Option #1: Create Video of Yourself

This option is most appropriate when the most important thing is that your instructor sees you giving the presentation (and not any visual aids).

Biggest piece of advice: practice before you start and test everything out.

Equipment: Smartphones from the last 5 years actually take pretty high quality video. If you don’t have access to one of your own or can’t borrow one for recording, your camera built into your laptop or tablet will also work.

  • If you use a smartphone, use the back camera (not selfie mode) and shoot in landscape (holding the phone on its side). It helps if someone is holding the phone and recording for you, even better if you can prop it up.
  • Make sure you and everything else you want to viewer to see are in the frame. You might have to stand farther back from the camera than you think. The only way you can tell if you have good framing is if you do a test video.
  • Make sure you have a lot of light. The only way you can tell if you have good lighting is if you do a test video.
  • Make sure we can hear you. The only way you can tell if you have good sound is if you do a test video.
  • The visual aids are less important than your camera presence. If you have to choose between you and the PowerPoint slides being in focus, always choose YOU.
  • Use everything you’ve learned thus far to engage the listener, even though you can’t see them.

Once you’re done with your video, please follow these steps to create a link to the video to share with your professor.

Option #2: Create a Narrated PowerPoint

This option is most appropriate when the most important thing is your content and presentation (and necessarily your physical presence).


Biggest piece of advice: practice before you start and test everything out.

Equipment: A computer with PowerPoint installed, a functioning speaker and microphone (most the times, it is built into the computer or laptop).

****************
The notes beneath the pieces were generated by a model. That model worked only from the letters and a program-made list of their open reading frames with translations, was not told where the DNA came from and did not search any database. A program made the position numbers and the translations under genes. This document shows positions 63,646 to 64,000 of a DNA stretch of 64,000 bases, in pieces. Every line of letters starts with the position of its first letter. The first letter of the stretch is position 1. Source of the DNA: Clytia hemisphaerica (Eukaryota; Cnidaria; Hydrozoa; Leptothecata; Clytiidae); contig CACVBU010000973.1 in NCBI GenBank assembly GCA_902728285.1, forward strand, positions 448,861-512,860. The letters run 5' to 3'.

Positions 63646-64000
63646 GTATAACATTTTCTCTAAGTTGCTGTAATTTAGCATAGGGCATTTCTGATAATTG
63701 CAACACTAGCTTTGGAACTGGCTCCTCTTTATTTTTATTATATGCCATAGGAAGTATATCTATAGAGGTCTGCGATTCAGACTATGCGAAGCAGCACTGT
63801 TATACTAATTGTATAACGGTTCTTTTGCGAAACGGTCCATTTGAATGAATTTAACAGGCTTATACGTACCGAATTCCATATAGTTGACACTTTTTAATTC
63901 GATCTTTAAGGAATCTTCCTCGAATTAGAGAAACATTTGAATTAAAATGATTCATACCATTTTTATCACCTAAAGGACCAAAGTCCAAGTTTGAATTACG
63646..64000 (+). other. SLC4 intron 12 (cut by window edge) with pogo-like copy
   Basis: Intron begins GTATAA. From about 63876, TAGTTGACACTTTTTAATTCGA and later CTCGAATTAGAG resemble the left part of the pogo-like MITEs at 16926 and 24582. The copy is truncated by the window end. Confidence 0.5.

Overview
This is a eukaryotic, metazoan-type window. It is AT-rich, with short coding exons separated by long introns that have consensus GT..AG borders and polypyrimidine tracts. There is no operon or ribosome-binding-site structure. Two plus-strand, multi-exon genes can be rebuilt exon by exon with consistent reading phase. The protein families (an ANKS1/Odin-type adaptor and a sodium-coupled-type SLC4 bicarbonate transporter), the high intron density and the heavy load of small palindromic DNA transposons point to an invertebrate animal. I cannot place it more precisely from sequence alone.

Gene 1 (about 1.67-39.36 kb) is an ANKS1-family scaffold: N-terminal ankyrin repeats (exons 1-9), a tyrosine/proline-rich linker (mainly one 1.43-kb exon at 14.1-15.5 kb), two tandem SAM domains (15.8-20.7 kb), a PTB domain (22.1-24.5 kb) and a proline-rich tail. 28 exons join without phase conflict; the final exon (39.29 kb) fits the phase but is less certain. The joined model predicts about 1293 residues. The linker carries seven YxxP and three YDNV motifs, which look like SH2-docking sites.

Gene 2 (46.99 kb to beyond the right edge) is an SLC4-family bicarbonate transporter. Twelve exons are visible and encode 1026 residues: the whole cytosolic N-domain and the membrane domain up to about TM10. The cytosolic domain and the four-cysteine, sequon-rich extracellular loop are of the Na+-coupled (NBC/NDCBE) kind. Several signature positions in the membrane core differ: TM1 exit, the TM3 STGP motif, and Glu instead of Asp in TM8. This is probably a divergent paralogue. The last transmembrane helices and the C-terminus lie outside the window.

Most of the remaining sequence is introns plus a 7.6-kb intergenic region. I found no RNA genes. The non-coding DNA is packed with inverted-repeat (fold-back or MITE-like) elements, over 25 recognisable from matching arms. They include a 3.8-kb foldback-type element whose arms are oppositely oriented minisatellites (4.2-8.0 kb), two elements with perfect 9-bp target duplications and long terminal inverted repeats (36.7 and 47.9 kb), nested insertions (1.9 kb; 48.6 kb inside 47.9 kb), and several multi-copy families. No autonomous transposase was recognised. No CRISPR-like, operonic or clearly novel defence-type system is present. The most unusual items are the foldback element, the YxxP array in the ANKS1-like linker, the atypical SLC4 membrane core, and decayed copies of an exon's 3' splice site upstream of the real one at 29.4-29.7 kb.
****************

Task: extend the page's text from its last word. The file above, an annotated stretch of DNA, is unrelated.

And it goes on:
Best practices for narrated PowerPoint presentations:

  • Start with a script or an solid outline of what you’re going say
  • At beginning, tell viewer the video’s purpose
  • Use signaling to focus the listener’s attention on important information (the use of bold formatting is this sentence is an example)
  • Use segmenting to chunk information to manageable sets of concepts
  • Weed out extraneous information that does not pertain to the purpose of the video

Creating a narrated PowerPoint is a 5 step process:

Option #3: Submit/Share a VoiceThread Assignment

In addition to facilitating threaded discussions using audio and video, VoiceThread’s Assignment tool allows you to easily make space for students to create, submit, and share audio and/or video presentations.  We will provide more detailed tutorials on this in the future (if you’re interested in doing this, email us at, but in the meantime, the following videos provide a good overview:

How To: Using VoiceThread Assignment Submission (for students)


Instructor Presence in Digital Spaces: How to Be You When You Aren’t There – CTLI Webinar Recording, 3/31/20

On 3/31/20, the CTLI hosted our inaugural Remote Teaching @ BCC webinar.  Our topic was Instructor Presence in Digital Spaces: How to Be You When You Aren’t There.  View the recording of the presentation portion of that webinar (question portion omitted for participant privacy) here:

Additional Supporting Materials

Slides PDF – Instructor Presence in Digital Spaces: How to Be You When You Aren’t There

My Teaching Values Worksheet (referenced in presentation)

Plan for Cultivating Instructor Presence in Online/Remote Courses Worksheet (referenced in presentation)

Quick Grading in Moodle (demonstration of quick grading/feedback strategies in Moodle)

All About Discussions (Keep Teaching @ BCC page with lots of info about discussion forums)

Student Instructions for Reading Instructor Forum Posts (Example language from Stacy Evans – to help set student expectations)

Connect4Education – A helpful resource of courseware shared during the discussion portion of the session